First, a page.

I love Rohrer & Klingner’s inks. Their dye-based fountain pen inks are some of my all-time favorites. I also like that they offer weird stuff almost no one else does, like iron gall inks. Their ‘Sketch’ line of pigment-based inks is relatively new and I’ve really liked them so far. They offer a surprisingly wide range of colors, each with a ‘person’ name and a sketched portrait on the label. Lotte is black, Lilly is brown, Thea is a cool gray, Emma is green, etc.

Lotte is labeled as black but it actually dries to more of a dark gray with a purplish cast. I wonder if these inks have fewer pigment particles per volume than, say, Sailor’s or Platinum’s, to help with flow in pen feeds. All of the colors are fairly muted and light, often with significant shading. I find this quirk helpful; the low-density tones are easy to control and I often use Lotte and Thea for shading and light washes.

I also appreciate that Sketch inks dry relatively quickly and are quite water resistant.

Speedball Super Black India ink

A bottle of Speedball Super Black India ink on a desk behind two color swatches

I realized I should add a couple of controls to my experiment. For the first, I’ll use Speedball’s traditional india ink, using carbon (wood soot) pigments in a shellac base. This is an archival drawing ink and an old favorite. It dries to a matte black slightly lighter than Platinum Carbon Black or Sailor Kiwaguro. It’s not safe for fountain pens, but it’s a fantastic ink to use with brushes or dip pens. It’s relatively inexpensive, easy to find, archival, and well-behaved on all kinds of surfaces.

Robert Oster Graphite

A bottle of Robert Oster Graphite ink on a desk, behind two color swatches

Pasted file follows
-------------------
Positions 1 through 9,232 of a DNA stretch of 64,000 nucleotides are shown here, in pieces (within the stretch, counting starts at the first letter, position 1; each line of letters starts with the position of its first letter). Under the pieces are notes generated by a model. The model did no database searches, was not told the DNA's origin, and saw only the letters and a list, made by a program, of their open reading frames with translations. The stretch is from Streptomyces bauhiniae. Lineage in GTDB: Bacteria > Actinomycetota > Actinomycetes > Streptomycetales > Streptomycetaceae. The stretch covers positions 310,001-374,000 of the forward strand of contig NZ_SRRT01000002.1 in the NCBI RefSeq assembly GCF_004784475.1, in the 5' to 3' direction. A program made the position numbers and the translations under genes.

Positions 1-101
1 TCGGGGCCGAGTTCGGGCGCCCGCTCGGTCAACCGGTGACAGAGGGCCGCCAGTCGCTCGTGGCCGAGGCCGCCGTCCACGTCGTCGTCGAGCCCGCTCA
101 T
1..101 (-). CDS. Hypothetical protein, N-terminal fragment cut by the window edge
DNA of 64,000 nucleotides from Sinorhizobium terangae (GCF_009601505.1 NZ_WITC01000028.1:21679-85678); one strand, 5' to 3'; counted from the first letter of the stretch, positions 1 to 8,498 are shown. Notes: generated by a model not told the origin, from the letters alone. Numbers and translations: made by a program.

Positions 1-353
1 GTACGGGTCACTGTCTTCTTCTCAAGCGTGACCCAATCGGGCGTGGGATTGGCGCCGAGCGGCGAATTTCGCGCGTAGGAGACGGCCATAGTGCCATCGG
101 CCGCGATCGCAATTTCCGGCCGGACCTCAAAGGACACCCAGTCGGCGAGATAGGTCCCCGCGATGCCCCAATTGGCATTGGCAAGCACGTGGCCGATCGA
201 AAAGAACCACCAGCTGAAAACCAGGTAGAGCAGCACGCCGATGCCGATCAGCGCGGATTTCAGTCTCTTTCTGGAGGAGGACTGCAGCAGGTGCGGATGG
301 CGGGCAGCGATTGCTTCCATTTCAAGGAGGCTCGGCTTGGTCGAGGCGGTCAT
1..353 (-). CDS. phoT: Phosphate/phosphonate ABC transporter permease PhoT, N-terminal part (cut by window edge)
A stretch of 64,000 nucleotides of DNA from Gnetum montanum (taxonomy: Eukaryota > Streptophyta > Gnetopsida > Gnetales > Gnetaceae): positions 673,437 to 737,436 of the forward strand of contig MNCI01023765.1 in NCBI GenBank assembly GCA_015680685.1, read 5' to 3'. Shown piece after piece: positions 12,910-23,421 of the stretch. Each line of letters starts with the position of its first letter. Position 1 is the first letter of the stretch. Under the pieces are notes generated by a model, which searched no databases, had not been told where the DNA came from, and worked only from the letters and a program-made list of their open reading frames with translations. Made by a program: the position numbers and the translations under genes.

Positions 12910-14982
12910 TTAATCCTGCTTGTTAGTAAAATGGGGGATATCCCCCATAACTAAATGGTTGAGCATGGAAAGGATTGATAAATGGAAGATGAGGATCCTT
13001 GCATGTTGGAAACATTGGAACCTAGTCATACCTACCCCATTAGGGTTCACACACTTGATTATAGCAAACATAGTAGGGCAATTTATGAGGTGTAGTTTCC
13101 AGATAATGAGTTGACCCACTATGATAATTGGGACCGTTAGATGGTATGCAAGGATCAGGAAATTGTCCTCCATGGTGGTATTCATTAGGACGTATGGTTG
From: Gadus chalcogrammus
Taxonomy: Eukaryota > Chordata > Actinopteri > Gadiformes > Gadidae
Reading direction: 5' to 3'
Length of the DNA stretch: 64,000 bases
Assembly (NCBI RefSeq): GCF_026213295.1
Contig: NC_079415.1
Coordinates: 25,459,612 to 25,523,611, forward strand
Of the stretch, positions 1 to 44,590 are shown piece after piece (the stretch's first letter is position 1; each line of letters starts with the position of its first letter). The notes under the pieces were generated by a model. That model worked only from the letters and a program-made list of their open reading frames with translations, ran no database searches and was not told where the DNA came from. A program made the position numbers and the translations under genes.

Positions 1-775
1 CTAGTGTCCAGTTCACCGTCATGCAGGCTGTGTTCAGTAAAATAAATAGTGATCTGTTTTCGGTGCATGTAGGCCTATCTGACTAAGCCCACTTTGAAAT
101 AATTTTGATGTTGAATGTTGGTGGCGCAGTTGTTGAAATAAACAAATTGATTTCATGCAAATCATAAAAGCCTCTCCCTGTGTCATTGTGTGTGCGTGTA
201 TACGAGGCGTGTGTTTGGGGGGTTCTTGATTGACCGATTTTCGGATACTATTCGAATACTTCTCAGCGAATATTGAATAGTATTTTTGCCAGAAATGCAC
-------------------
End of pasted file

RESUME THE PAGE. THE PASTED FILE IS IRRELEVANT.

As another control, I thought I should test a traditional dye-based fountain pen ink. Graphite is a black with a lovely, complex greenish undertone. Used with a broader nib on good paper, there’s lots of beautiful shading and chromatic shifts.

Graphite is not water resistant at all, and has no claims of being lightfast. So I figured it would offer a good benchmark for dye inks. I expect it to fade noticeably after a couple months in sunlight, but we’ll see.

The experiment

I made two swatches for each ink. One swatch will be kept in a closed notebook in a drawer, away from sunlight. The other will be taped to my office window, exposed to as much sunlight as possible. My office faces southeast, and it’s early spring. My swatches should get pretty fried through the summer.

Ink swatches taped to my office window

About once a month, I’ll pull out the ‘dark’ and ‘light’ swatches for each ink and compare them side-by-side. I’ll update this post with new photos each month.

I marked the ‘dark’ swatches with a D in the upper right corner, and the ‘light’ (exposed) swatches with an L. Here’s how all the swatches look at the starting line. The ‘dark’ swatches are on the left, the ‘light’ on the right.

April 10, 2023


May 6, 2023


July 5, 2023

Robert Oster's Graphite (the dye-based ink, my 'control') is starting to fade noticeably. The others still look good so far.


August 13, 2023

At this point, Robert Oster's Graphite is not even recognizable, reduced to a sepia. The others are holding strong, although I think I might see a hint of discoloration in the Sailor Kiwaguro - but it's hard to say yet.


September 19, 2023